Advice From Steve Jobs

You can’t get advice from anyone much wiser than Steve Jobs from Apple when it comes to business. This, from BrandmakerNews made me sit up and take notice. It was posted on Twitter by @zazo

1. Embrace the opportunity in every situation. “Getting fired from Apple was the best thing that could have ever happened to me. The heaviness of being successful was replaced by the lightness of being a beginner again, and less sure about everything. It freed me to enter one of the most creative periods of my life.”
*(I used to teach ‘there are no problems, only opportunities to learn – ed)

2. Commit to doing great work and never settle. “Your work is going to fill a large part of your life, and the only way to be truly satisfied is to do what you believe is great work. And the only way to do great work is to love what you do. If you haven’t found it yet, keep looking, and don’t settle. As with all matters of the heart, you’ll know when you find it. And, like any great relationship, it just gets better and better as the years roll on. So keep looking, and don’t settle.”

3. Make every day count. “Remembering that I’ll be dead soon is the most important tool I’ve ever encountered to help me make the big choices in life. Because almost everything all external expectations, all pride, all fear of embarrassment or failure – these things just fall away in the face of death, leaving only what is truly important. Remembering that you are going to die is the best way I know to avoid the trap of thinking you have something to lose.”

4. Don’t miss your moment. “Right now the new is you, but someday not too long from now, you will gradually become the old and be cleared away. Your time is limited, so don’t waste it living someone else’s life. Don’t be trapped by dogma which is living with the results of other people’s thinking. Don’t let the noise of others’ opinions drown out your own inner voice. Have the courage to follow your heart and intuition. They somehow already know what you truly want to become. Everything else is secondary.”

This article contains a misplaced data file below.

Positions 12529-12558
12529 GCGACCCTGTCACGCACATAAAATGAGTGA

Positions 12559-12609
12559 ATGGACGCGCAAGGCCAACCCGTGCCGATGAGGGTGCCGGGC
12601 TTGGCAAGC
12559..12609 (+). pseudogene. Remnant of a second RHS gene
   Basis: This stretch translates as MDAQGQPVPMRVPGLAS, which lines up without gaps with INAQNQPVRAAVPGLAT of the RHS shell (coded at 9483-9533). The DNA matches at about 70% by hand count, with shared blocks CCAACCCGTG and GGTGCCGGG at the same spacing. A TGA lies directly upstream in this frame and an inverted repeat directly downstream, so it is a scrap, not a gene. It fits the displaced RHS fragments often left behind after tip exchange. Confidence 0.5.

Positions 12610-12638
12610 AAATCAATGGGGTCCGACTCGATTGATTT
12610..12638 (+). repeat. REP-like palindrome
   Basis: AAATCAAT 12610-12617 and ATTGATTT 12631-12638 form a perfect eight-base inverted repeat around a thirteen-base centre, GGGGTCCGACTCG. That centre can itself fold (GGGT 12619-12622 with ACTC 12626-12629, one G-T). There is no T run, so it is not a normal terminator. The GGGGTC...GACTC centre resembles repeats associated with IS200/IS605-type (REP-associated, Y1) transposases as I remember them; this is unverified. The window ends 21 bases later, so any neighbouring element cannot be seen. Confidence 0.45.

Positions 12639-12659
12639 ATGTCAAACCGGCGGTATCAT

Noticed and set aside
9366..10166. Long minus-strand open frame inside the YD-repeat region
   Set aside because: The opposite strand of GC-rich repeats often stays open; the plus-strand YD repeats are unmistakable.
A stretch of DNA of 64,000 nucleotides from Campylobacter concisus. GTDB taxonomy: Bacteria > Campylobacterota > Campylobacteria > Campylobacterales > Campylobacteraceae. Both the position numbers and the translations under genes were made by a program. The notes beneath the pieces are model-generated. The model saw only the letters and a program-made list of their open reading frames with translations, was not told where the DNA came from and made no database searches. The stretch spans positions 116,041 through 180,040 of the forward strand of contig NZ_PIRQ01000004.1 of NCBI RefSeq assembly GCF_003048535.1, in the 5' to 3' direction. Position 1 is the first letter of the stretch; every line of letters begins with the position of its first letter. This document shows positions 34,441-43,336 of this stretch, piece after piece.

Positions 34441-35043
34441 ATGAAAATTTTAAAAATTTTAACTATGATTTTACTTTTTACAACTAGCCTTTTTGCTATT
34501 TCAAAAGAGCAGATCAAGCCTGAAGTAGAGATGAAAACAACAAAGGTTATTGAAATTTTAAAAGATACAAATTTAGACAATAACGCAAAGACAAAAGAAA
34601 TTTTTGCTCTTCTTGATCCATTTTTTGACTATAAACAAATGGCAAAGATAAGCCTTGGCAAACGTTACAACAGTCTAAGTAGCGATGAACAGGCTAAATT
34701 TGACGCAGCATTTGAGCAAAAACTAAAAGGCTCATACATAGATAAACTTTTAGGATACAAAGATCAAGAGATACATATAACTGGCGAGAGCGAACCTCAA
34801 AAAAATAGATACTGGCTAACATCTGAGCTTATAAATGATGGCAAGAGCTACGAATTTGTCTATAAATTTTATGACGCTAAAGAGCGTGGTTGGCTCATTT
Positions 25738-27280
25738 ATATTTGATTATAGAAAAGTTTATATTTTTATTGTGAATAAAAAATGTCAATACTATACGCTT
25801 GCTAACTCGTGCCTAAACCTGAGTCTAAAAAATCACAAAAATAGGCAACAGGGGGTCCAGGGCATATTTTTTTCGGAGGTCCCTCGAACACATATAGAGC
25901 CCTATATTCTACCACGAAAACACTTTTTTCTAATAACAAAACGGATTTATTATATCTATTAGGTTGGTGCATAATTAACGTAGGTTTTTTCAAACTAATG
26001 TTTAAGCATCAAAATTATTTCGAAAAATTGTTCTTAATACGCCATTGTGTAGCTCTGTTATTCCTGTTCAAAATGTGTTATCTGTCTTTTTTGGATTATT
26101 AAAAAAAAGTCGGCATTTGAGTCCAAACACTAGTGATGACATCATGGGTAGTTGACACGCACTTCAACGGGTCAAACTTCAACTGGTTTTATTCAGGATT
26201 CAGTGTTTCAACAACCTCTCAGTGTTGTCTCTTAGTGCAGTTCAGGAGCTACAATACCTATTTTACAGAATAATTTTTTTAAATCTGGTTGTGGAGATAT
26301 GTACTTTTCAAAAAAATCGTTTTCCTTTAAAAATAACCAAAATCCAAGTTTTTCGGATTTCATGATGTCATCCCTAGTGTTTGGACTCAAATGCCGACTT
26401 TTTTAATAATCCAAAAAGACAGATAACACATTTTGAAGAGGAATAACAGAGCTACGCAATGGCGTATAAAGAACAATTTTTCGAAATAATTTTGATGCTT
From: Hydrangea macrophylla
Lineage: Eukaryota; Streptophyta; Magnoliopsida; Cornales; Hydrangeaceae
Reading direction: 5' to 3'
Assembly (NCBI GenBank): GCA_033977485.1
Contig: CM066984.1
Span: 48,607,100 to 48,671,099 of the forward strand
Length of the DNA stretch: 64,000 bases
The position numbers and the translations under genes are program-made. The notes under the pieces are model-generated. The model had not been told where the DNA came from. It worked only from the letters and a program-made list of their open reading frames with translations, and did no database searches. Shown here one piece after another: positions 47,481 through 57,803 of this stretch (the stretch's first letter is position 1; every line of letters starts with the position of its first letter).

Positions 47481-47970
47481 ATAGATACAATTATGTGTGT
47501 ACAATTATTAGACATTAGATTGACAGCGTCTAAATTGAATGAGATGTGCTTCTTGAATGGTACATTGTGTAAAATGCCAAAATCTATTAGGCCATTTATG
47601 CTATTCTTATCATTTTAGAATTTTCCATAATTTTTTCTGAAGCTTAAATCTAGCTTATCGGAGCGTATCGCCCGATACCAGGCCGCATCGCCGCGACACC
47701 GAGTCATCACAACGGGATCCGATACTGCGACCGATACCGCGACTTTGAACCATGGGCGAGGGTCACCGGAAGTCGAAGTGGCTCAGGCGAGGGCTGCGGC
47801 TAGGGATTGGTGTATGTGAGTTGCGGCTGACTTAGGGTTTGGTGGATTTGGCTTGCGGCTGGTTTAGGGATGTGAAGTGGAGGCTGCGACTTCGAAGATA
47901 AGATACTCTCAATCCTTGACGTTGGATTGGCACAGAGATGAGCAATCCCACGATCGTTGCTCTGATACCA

5. Keep your priorities in check. “Manage the top line, which is your strategy, your people and your products, and the bottom line will follow. My model for business is the Beatles. They were four guys who kept each other’s negative tendencies in check. They balanced each other, and the total was greater than the sum of the parts. Great things in business are never done by one person. They’re done by a team of people.”

6. Attract remarkable people. “Building a company is really hard. It requires the greatest persuasive abilities to hire the best people and to keep them working at your company and doing the best work of their lives. We’ve been lucky to have great partners and to have attracted great people. Everything that has been done has been done by remarkable people.”

7. Choose the right horse to ride. “Apple is a company that doesn’t have the most resources. The way we’ve succeeded is by choosing the right horses to ride really carefully. We try to pick things that are in their Spring. If you choose wisely you can save yourself a tremendous amount of work, instead of trying to do everything. Sometimes you just have to pick the things that look like they’ll be the right horse to ride.”

8. Don’t stress…it will all work itself out. “If the market tells us we’re making the wrong choices, we’ll listen to the market. That’s what a lot of customers pay us to do, to try to make the best product. And if we succeed, they’ll buy them, but if we don’t, then they won’t. And it will all work itself out.”

9. Move on to the next great thing. “If you do something and it turns out pretty good, you should go out and do something else wonderful. Don’t dwell on it for too long, just figure out what’s next.”

10. Stay hungry. Stay foolish. “Much of what I’d stumbled into by following my curiosity and intuition turned out to be priceless later on.”